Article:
90% of PCs have some form of spyware, says Nasscom

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Spyware threat


The source

of spyware could be browsing habits (Web sites visited and links checked), data entered into forms, including account names, passwords, text of Web forms and Web-based e-mail.

The most

affected businesses would be information technology and IT-enabled services because of their extensive use of Internet.

Chennai, March 29

The higher level of pirated software in India poses greater vulnerability of virus or "spyware" attacks on personal computers (PCs), according to Mr Niraj Kaushik, Country Manager, Trend Micro India, an anti-virus company.

Quoting a Nasscom (National Association of Software and Services Companies) report, Mr Kaushik said software piracy level in India was close to 73 per cent compared to the worldwide average of 36 per cent and 23 per cent in the US and Canada. This means a large number of PCs running on pirated software in India are less protected from viruses since software in the machines do not have a provision for updates of anti-virus solutions, he told newspersons.

Mr Ravi Krishnaswamy, Director, Frost & Sullivan, a consultant company, said about 90 per cent of computers have some form of spyware which is a software that utilises a computer's Internet access without the host's knowledge or explicit permission.

The source of spyware could be browsing habits (Web sites visited and links checked), data entered into forms, including account names, passwords, text of Web forms and Web-based e-mail, he said.

Types of spywares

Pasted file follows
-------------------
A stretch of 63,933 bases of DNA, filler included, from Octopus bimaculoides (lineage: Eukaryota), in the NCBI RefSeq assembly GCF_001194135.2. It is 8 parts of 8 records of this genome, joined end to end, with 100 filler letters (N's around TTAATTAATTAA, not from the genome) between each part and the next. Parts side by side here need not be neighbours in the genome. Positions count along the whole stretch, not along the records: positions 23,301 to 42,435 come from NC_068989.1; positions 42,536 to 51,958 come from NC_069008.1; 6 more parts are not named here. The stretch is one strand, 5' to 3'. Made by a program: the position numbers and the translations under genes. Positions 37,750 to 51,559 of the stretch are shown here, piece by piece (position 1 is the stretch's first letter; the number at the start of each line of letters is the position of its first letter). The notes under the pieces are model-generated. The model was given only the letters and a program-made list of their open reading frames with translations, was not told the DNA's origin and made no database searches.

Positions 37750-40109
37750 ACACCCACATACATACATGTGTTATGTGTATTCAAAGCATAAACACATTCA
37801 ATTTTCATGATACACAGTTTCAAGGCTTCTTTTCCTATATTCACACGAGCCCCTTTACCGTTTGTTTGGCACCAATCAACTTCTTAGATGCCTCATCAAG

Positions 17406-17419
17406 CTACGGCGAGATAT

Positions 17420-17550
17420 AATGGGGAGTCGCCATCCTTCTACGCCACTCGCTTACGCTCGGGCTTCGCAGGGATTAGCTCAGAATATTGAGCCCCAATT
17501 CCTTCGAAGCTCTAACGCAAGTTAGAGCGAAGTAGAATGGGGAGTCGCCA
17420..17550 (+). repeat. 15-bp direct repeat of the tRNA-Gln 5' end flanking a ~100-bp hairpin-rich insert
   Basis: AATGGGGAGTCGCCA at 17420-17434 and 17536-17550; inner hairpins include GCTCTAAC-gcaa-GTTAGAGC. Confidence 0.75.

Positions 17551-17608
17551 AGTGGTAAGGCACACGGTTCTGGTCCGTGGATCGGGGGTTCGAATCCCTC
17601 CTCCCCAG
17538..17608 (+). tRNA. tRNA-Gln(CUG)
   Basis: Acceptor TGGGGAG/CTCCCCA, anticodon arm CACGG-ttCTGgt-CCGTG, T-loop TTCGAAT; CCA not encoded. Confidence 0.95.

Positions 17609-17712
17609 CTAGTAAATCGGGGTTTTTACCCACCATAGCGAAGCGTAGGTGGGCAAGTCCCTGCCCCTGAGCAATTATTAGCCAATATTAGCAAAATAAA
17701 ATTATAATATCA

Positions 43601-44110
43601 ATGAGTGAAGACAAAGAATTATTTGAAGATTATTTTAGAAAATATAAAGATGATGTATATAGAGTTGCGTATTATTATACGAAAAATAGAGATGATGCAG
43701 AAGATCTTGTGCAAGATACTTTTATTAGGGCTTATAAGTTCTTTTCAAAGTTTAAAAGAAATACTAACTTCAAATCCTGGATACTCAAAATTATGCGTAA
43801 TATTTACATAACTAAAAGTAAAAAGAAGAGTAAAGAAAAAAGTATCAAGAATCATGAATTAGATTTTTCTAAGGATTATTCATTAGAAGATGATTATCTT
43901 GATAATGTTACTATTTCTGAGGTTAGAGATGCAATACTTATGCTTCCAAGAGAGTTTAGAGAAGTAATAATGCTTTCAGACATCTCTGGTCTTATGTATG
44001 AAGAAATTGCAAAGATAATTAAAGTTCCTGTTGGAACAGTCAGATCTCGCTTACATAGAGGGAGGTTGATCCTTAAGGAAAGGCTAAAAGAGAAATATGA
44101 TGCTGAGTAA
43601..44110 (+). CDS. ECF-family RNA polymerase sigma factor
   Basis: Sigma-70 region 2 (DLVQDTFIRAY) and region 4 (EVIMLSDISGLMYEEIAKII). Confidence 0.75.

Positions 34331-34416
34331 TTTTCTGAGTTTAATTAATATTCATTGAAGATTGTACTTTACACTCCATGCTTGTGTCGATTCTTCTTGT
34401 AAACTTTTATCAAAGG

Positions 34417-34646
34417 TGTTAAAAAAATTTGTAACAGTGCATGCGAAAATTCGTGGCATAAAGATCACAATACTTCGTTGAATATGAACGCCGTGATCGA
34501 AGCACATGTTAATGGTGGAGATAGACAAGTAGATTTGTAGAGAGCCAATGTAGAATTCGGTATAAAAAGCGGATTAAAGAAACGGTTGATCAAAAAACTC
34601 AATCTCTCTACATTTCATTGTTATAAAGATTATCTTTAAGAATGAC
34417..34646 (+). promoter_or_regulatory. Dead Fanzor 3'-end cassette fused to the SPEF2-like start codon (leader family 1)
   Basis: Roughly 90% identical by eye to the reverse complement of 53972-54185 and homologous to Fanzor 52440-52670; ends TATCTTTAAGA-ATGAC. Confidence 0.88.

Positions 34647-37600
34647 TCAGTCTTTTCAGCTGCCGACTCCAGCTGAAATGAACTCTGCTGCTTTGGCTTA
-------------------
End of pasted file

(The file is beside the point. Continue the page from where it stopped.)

There are various types of spywares, and the most prominent among them are "adware", "keyloggers" and toolbars. The adware is the most common type of spyware displaying advertisements such as banners or pop-ups on a desktop based on a user's Web browsing patterns. A keylogger is a surveillance software, which monitors and stores a user's keystrokes (anything that the person types), saves them and sends them to a receiver.

The toolbars are a group of buttons attached to a user's Web browser (normally in a horizontal bar) allowing for quick navigation. These toolbars may trick a person into clicking on something or searching for something that the person did not intend to search for.

Not all toolbars are intrusive. For example, Yahoo! and Google make Web browser toolbars with helpful features and easy navigation within their sites, he said.

According to Mr Krishnaswamy, spyware is not yet a major concern for businesses in India, but is likely to be so in the future.

The most affected businesses would be information technology and IT-enabled services because of their extensive use of Internet.

There is a risk of more virus or spyware attacks in India than other Asian countries such as Indonesia, Thailand, the Philippines and Malaysia, he said.

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(This article was published in the Business Line print edition dated March 30, 2006)
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